The Institut Catholique de Paris, known in English as the Catholic University Of Paris (and in Latin as Universitas catholica Parisiensis), is a private university located in Paris, France. The institute was founded in 1875, under the name Université Catholique de Paris, by Maurice Le Sage d'Hauteroche d'Hulst.
The university offers licentiate, master and doctoral degrees in various faculties. The Faculté de Théologie is a pontifical institution with the canonical authorization to educate men for the Catholic priesthood. The Faculté de Lettres is a school of the humanities with no explicit religious orientation. During the summer, the Institut opens the Faculté de Lettres to international students month-long terms.
Professors at the university are recruited from sacred (i.e., theology, canon law, etc.) and secular disciplines (e.g., letters, philosophy, education, social sciences, economics). The majority of degrees and diplomas awarded by the Catholic University of Paris are state-authorised diplomas, as the university is certified to issue them by the Ministry of Education. Canonical degrees are awarded in the name of the Holy See and are the result of a prescribed course of study in the ecclesiastical faculties, such as theology and canon law.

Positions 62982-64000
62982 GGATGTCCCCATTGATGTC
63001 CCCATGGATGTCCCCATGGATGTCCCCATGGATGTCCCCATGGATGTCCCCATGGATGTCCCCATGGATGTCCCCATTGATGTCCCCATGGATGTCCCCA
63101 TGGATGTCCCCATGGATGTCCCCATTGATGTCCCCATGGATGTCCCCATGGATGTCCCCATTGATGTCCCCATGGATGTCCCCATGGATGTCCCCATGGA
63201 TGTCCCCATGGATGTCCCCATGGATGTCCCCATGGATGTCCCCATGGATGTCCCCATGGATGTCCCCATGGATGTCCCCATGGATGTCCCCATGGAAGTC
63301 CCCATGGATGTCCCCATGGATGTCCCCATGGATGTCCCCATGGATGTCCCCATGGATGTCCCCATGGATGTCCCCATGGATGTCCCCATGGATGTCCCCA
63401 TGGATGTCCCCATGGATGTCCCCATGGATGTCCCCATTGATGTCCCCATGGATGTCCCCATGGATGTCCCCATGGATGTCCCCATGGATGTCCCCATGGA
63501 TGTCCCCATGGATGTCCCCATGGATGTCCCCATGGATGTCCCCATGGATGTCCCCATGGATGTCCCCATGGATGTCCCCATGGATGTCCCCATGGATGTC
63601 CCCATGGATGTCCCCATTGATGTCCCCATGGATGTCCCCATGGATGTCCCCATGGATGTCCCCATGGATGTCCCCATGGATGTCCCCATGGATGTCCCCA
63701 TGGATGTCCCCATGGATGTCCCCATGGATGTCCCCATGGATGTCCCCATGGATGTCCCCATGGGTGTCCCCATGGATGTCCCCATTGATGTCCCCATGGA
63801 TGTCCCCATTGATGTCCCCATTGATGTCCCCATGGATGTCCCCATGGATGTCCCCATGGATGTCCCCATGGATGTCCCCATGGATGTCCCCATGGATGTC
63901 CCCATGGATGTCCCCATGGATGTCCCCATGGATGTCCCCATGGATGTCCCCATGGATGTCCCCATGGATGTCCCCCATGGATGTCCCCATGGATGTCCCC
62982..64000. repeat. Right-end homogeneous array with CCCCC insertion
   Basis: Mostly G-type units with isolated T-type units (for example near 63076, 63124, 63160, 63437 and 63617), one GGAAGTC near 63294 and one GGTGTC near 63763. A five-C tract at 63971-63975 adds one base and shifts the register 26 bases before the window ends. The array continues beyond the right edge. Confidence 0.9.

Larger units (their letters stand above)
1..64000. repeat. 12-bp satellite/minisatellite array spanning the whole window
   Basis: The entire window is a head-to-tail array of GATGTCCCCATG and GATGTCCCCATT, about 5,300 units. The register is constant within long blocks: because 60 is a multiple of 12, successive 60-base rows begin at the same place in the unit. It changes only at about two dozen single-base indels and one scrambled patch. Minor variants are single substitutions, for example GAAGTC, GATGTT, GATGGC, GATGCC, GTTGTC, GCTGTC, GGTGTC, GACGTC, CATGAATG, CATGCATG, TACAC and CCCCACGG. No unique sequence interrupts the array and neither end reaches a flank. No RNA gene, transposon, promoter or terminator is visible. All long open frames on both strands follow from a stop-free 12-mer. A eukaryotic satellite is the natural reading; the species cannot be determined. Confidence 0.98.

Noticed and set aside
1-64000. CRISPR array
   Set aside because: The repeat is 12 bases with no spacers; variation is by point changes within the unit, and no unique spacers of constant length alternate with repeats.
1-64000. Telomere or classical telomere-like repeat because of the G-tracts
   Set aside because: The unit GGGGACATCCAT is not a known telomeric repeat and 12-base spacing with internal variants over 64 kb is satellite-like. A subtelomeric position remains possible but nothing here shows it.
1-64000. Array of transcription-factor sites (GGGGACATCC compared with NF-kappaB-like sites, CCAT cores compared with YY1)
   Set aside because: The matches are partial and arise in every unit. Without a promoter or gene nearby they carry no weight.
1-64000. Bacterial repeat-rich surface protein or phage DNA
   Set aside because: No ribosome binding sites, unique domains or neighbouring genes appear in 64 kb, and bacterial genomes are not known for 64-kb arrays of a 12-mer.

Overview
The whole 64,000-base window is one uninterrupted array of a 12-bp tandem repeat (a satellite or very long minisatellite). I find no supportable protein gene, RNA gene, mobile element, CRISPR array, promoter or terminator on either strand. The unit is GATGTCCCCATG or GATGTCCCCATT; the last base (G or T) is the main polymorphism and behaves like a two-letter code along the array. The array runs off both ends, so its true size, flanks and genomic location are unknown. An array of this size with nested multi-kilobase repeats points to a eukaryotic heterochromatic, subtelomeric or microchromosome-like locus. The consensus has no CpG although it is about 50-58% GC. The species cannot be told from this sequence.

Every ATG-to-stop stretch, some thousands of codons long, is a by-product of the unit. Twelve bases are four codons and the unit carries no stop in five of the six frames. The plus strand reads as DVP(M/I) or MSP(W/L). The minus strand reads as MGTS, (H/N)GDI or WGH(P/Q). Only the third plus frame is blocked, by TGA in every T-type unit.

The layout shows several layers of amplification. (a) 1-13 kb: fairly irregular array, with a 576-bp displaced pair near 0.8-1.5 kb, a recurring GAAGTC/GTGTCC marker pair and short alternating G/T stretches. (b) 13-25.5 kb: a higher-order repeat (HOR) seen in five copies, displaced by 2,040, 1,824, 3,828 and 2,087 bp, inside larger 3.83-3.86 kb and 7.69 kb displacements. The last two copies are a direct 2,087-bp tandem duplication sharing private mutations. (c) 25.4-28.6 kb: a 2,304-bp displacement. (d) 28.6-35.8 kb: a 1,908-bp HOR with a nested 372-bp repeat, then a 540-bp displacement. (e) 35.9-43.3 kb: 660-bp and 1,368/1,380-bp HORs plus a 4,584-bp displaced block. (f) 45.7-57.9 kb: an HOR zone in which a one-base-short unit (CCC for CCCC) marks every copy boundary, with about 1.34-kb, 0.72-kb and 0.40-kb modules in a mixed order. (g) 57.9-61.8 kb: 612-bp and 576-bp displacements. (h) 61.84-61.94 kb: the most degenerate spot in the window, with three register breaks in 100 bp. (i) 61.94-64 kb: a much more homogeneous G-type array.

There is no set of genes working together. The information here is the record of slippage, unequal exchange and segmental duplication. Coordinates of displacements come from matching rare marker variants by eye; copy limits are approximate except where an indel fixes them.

The university charges tuition, because the state does not pay the wages of teachers at Catholic institutions of higher learning, as authorized under the Debré Law of 1959. The institute receives a state subsidy which covers 34% of its financial needs. The amount of subsidy, derived from the Ministry for National Education, is independently fixed each year by the government each year within the framework of the national budget and without obligation or contract of any kind.